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Navigating the new challenges of floating offshore wind

With decarbonisation and energy security as top priorities for governments, corporations and institutions worldwide, green energy sectors such as offshore wind are experiencing a developmental boom.

Fixed wind turbines can only reasonably be installed at depths of up to 60 metres, so floating offshore wind (FOW) must play a major role in deeper waters. Indeed, around 80% of the world’s offshore wind power potential is found at greater depths.1 With this in mind, the Global Wind Energy Council has revised its long-term outlook, forecasting 28 GW in floating offshore wind capacity by 2031.2 This trend will be principally led by Europe, North America and East Asia.

The challenges on the horizon

To unleash this potential, floating offshore wind developers must overcome multiple challenges, not least of which the need for a reliable supply chain. As turbines grow in size, competition for materials is intensifying. This is particularly the case for steel — to which the oil and gas sector is contributing to scarcity and rising costs — but also for concrete, mooring line chains and synthetic fibres and construction facilities. Materials must be sourced from around the world, resulting in increased demand for facilities for component construction. Add to this increasing scrutiny of sustainability credentials, forcing developers to pay close attention to the carbon intensity of their supply chain.

Next on a developer’s list of challenges is the fact that floating turbines are currently between one and a half and four times more expensive than their fixed counterparts.3 Significant investment is required to unlock growth — such as the £31m ($39.1m) of funding from the UK government, matched by more than £30m in funding from industry, recently pledged to develop FOW in UK waters.4

In addition to these concerns, as turbines are placed in deeper and rougher waters, FOW support vessels have more specific design requirements. Operators will also need to provide more onsite accommodation for technicians and maintenance crews, as daily commuting to remote locations becomes inefficient.

Bureau Veritas is supporting the FOW sector’s growth through the publication of dedicated marine renewable energy (MRE) guidelines and the creation of the NI 631 verification schemes, which complement the IECRE certification schemes for renewable energies.

To validate designs, Bureau Veritas’ international teams of experts provide Approvals in Principle (AiP) and Basic Design Assessments (BDA). Clients leverage Bureau Veritas’ knowledge in relevant disciplines such as mooring, structural integrity and seakeeping, to verify suitability for use and environmental credentials. Building trust in innovative designs through independent verification is particularly important as FOW developers must adapt to various local regulations. As a trusted third party, Bureau Veritas provides clarity and a clear global standard.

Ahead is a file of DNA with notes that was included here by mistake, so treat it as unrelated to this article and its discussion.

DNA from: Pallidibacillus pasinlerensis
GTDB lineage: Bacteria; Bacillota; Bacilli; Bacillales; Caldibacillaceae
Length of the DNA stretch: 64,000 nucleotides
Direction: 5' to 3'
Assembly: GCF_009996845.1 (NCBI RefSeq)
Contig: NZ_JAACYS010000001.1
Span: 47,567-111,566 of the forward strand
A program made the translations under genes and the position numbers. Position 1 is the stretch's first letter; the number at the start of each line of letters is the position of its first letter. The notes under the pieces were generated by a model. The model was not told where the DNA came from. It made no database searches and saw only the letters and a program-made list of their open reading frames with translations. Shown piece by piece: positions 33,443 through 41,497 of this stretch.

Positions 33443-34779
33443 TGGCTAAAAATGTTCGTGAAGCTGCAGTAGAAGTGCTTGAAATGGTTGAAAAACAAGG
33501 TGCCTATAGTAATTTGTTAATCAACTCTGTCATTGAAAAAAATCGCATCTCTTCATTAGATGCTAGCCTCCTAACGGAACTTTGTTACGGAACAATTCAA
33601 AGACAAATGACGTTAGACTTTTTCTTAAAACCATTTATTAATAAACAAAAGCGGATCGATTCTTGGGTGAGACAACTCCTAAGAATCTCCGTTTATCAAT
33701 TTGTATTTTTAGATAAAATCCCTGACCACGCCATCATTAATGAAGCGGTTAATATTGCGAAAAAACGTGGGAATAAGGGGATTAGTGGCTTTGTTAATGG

Certification services available to clients include assessments of the structural integrity of prototypes/demonstrators and commercial projects – from design through operations, including fabrication and installation – and ensuring materials and equipment conform to specifications.

Bureau Veritas experts can also verify a project’s compliance with a variety of requirements, including environmental rules, national regulations and standards. For example, Bureau Veritas has been supporting the Provence Grand Large FOW project off France’s southern coast since 2017, certifying to IEC 61400-22 for design, manufacturing, transport and installation surveillance.5 As a trusted classification partner for the marine and offshore industry, it provides expert services for both floater installations and the specialised vessels they require.

Looking ahead, Bureau Veritas is involved in many in-house and cross-industry research and development projects. The knowledge gained from these projects informs rules and software, such as Bureau Veritas’ OPERA tool. Joint Industry Projects like those in progress with the EU also spread knowledge that helps legislators more effectively regulate and encourage funding.

Overcoming challenges, shaping trust

The floating offshore wind sector has enormous potential and is facing major challenges, making this a pivotal moment for its players. This emerging technology raises almost as many questions as it answers. As one of the world’s foremost class societies, Bureau Veritas is supporting the industry to overcome hurdles and help it to develop safely and efficiently to shape trust in this high-potential technology.


Fact box: Technical advisory consultancy

Bureau Veritas Solutions is a subsidiary of its Marine and Offshore division, dedicated to helping clients go beyond compliance. Its services range from support with design to technical studies and risk analysis. It offers environmental assessments and project management for platforms, mooring and anchor systems, and subsea cables, as well as in-depth expertise in marine operations for transport and installation.

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